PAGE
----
Liza Gashi – Deputy Minister of Foreign Affairs and Diaspora, Republic of Kosova

We are living in a turbulent and disruptive world, sometimes referred to as a world of VUCA – volatility, uncertainty, complexity, and ambiguity. Unforeseen events allied to a combination of rapidly advancing technology and communications is making change faster than ever before. In this world, countries, and especially small countries, need to have their global friends and contacts. Diasporas everywhere tend to have a series of unique characteristics as follows:

  1. They have a keen sense of belonging to where they originated, or have ancestral links to, and that can be a country, region, city, place, or organization such as a university.
  2. They are highly motivated and are often willing to tolerate challenges in connecting with their home countries that non-diasporas find challenging.
  3. They are emotionally engaged which can result in a ‘patriotic dividend’ and they have a sense of pride in their home country and thus can act as unofficial ambassadors.
  4. They have unique knowledge and expertise both locally in their home country and globally.
  5. They often have access to powerful networks of ‘affluence and influence’ of members of their diaspora and others.
  6. They have financial resources which can often go further in their home country than in their host country.
  7. Diasporas can be a valuable source of remittances, philanthropy, and investment funds.
  8. Diasporas want to bring to their home countries the techniques, values, attitudes, and behaviours that made them successful in their host countries.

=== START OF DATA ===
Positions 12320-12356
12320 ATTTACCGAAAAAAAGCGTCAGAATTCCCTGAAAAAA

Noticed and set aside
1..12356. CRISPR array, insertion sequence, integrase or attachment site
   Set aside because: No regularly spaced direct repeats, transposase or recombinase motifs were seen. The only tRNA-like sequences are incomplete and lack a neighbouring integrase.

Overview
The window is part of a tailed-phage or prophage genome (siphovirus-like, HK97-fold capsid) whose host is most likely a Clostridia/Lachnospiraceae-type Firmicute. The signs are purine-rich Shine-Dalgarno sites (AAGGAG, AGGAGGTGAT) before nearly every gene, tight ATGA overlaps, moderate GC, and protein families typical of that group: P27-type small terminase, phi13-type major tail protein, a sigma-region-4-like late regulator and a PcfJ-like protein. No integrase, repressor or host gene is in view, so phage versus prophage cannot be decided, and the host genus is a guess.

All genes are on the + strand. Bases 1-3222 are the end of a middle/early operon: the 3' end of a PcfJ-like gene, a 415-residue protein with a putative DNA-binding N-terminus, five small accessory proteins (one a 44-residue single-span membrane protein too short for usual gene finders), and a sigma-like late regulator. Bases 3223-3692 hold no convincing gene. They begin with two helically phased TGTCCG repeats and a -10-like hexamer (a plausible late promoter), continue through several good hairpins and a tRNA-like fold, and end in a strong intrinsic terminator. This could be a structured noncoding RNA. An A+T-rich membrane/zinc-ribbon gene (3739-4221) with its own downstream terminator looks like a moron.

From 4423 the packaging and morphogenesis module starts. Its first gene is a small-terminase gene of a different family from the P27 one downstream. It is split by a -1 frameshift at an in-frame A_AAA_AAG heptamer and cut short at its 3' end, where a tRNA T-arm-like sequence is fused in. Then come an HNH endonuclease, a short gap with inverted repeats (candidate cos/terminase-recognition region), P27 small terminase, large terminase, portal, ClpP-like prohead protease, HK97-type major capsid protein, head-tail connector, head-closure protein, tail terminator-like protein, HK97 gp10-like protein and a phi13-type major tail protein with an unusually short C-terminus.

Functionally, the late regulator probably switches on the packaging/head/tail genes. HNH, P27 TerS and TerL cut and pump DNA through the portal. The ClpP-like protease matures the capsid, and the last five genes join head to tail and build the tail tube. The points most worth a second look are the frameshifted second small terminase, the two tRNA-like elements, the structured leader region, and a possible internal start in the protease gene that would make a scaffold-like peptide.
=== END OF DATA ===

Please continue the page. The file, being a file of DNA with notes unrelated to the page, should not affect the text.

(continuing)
9. They want to give back particularly when they are at that stage of their life when they are reflecting on legacy and heritage.
  10. It is not essential that they return to live in their country of origin, ancestry, or affinity to play a role – they can be very effective, impactful and influential while remaining in their host country.

This journey is important as countries realise that there is a difference between the state and the nation. The state is defined and confined by lines on a map whereas the nation is a global notion. As Former Prime Minister of Jamaica, Portia Simpson Miller notes, “we have to redefine the concept of the nation. The nation today is not territorial – it is not bounded by physical space. The nation is a social and political construct. In a borderless world the nation is no longer confined by geography. We also have to redefine patriotism. Patriotism can no longer be seen as necessarily synonymous with residence in the country of one’s birth. The fact that you are not physically located here does not make you any less committed to this country and its development nor does it make you, in this globalized era, disconnected from Jamaica.”

Diaspora engagement opens the home country to the skills and talents that are critical to becoming a knowledge smart economy. The attraction and retention of talent and skills are critical to this. Creating specialist knowledge networks of highly skilled professionals and linking over achievers in both home and host countries will lead to increased inward investment and export promotion and a virtuous circle of excellence.

Diasporas are in a good position to influence what people think of their home countries and can help shape the national image by shaping a national narrative. National images are not a function of advertising campaigns and are not created through communications strategies. Images are earned rather than manufactured by advertising agencies.

The key to this is engaging as many people as possible so that the home country gets more positive exposure and gets a reputation based on trust. Nation branding has emerged as a creative way for countries to build up their image and present themselves to the rest of the world. Countries with good reputations are admired and attract investment and tourists and find it easier to sell their products abroad. Diasporas are able to promote and defend their home country’s image. Members of the diaspora can serve as informal ambassadors which can have significant diplomatic, developmental, and commercial potential. In this sense they are, as Dr. Martin Russell of Global Diaspora Insights put it, ‘low-cost foreign policy’.